Going Up? Elevators, Windows 10 And The Internet Of Things
People are excited about the Internet of Things for a variety of reasons. It’s already made us more connected. And as more and more things are connected, a number of industries are poised to become faster, more efficient and more reliable.
When Reliability Really Matters
Let’s think about the industries in which reliability is crucial – transportation, power, security. Or how about elevators? Can you think of a worse place to be than trapped in a 7-foot by 5-foot box between floors of an office building with a group of strangers? Or what if you’re the guy in the lobby, late for an important meeting, stabbing the up button repeatedly?
Yes, elevator reliability is pretty important. And as the world’s buildings get taller – an average of more than 1400 feet in 2010 – speed becomes even more important. That’s where elevator math comes in. Yes, there is such a thing as elevator math. Considering most tall buildings have more than just one elevator, the lifts have to be programmed to do a number of things: provide even service to each floor, minimize how long passengers wait for an elevator to arrive, minimize how long passengers spend to get to their destination floor and serve as many passengers as possible. Sophisticated algorithms are specifically developed for each and every elevator system to make sure all of that happens.
Of course, nothing throws a wrench in a well-tuned algorithm like a malfunction, system failure or break down.
And that’s why ThyssenKrupp Elevator, the world’s leading elevator manufacturer, uses Windows 10 and the Internet of Things to connect their elevators to the cloud.
Elevators That Think
Each of ThyssenKrupp’s elevators are equipped with sensors that monitor things like door functionality, the temperature of the motor, where the elevator car is aligned within the shaft and more. That data is then sent to the cloud where it is analyzed in real time and dispersed to devices running Windows 10.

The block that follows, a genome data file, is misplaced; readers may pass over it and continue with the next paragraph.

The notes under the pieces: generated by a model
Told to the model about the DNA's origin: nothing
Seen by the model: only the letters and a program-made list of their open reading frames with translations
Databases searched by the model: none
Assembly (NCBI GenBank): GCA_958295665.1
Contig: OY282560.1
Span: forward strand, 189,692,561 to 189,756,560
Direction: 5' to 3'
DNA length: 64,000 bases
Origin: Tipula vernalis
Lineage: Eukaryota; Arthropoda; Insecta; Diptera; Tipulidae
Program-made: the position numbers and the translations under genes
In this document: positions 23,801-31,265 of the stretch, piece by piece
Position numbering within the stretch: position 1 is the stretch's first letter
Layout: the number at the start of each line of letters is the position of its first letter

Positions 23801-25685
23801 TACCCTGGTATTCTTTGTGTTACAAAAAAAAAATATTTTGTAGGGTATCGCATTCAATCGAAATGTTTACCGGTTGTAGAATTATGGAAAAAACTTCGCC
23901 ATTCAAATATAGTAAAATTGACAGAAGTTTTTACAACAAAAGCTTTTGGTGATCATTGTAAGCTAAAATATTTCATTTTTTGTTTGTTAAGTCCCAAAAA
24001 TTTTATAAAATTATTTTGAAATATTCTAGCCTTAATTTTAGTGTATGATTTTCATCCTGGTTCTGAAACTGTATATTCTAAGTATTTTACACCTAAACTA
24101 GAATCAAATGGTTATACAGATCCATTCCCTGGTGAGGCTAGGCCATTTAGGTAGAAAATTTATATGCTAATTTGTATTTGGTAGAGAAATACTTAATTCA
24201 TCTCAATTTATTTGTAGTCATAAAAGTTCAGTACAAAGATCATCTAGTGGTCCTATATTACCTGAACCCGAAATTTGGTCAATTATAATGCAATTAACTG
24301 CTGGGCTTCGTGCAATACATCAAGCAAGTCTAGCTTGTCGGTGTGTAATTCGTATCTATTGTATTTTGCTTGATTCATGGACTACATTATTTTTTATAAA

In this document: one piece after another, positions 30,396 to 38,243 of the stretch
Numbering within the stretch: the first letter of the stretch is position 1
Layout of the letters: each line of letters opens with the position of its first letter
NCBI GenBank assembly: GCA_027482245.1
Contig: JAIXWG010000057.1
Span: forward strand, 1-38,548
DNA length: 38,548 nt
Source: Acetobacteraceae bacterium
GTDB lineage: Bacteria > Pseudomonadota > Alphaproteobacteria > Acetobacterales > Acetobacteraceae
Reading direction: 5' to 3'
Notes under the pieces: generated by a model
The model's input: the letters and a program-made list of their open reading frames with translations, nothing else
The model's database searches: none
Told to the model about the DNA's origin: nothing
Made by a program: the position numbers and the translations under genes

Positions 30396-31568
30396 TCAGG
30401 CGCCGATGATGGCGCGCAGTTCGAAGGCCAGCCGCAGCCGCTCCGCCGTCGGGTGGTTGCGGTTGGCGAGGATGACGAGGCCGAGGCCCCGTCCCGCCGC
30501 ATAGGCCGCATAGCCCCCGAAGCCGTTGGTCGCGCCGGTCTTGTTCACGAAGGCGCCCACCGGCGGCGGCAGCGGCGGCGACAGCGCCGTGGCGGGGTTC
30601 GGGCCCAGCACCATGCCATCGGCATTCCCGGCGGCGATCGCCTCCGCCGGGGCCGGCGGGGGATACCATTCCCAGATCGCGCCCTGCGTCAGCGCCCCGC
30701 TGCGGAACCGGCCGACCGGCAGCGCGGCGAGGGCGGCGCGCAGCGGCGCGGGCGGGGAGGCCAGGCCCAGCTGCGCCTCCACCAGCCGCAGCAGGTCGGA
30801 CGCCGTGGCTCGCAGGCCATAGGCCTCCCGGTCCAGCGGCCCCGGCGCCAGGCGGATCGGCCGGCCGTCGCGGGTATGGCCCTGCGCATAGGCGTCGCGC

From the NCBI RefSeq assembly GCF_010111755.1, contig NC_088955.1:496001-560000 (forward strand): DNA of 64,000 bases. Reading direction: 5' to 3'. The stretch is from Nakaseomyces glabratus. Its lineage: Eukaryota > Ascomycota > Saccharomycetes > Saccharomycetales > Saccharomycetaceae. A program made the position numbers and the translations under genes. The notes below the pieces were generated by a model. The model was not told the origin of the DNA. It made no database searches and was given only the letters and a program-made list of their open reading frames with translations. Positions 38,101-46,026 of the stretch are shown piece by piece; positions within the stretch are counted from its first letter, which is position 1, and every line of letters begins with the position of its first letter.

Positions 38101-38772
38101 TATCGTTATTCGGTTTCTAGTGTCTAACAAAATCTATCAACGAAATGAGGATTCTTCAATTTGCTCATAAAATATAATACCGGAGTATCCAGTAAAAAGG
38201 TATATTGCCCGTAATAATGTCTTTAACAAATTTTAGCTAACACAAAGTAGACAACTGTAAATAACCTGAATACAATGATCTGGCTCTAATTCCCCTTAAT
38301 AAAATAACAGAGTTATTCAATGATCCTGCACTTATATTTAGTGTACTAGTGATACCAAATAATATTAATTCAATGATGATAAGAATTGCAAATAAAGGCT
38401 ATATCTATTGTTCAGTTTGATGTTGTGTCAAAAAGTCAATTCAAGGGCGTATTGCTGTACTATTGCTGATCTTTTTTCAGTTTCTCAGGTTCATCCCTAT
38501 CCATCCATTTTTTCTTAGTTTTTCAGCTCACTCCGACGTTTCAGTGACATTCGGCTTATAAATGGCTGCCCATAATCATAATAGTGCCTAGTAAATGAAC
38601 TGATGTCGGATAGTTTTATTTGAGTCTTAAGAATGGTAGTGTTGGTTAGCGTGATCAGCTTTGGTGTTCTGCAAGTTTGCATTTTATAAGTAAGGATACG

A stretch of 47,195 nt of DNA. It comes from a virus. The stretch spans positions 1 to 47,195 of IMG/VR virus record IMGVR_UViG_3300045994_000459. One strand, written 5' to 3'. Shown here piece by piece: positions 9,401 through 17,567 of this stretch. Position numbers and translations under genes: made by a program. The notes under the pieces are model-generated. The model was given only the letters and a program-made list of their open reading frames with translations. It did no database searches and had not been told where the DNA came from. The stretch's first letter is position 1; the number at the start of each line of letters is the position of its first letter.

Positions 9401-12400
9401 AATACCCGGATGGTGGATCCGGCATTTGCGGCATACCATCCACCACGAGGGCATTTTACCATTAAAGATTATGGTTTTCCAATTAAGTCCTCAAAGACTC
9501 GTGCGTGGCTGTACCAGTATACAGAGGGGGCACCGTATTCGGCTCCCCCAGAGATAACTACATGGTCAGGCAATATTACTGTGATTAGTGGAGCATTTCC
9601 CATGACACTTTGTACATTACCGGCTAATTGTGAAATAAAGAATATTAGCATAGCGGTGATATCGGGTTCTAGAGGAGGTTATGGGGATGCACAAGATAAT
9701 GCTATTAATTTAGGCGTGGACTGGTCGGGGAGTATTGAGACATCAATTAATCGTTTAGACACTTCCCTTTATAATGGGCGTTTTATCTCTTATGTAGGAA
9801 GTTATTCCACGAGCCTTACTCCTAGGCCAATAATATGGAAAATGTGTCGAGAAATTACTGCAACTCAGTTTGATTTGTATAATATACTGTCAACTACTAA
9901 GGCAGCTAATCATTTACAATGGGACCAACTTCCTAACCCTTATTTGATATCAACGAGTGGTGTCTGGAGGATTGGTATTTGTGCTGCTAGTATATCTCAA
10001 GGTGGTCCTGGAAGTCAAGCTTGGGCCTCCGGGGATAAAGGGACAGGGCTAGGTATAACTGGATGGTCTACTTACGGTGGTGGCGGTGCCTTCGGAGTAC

Both desktop devices at corporate offices and service centers as well as mobile devices used by technicians, display the data in a comprehensive dashboard. That dashboard allows ThyssenKrupp to identify problems literally as they happen. Technicians know what the underlying issues are before they even arrive at the site. And even the elevators themselves help in the diagnosis. The powerful Machine Learning power of Microsoft enables the system to not only generate a specific error code, but to suggest several reasons for that error code, reducing the amount of time a technician has to spend on diagnostics.
It’s not just about repairing elevators. With this technology, ThyssenKrupp can also schedule preventative maintenance. Real time data from the sensors can alert technicians when a tune-up is needed to avoid a breakdown in the future.
The dashboards can also give company executives valuable business insights like which elevators are used more often at which times of day. This type of business intelligence allows the company to adjust algorithms for more efficient energy usage and may even influence future projects as designers better learn how many elevators are needed and which installation areas are most efficient.
So the next time, you catch a lift to your office on the 23rd floor, down to the food court at the mall or up to an important appointment, thank the Internet of Things and elevator math for getting you there quickly and safely.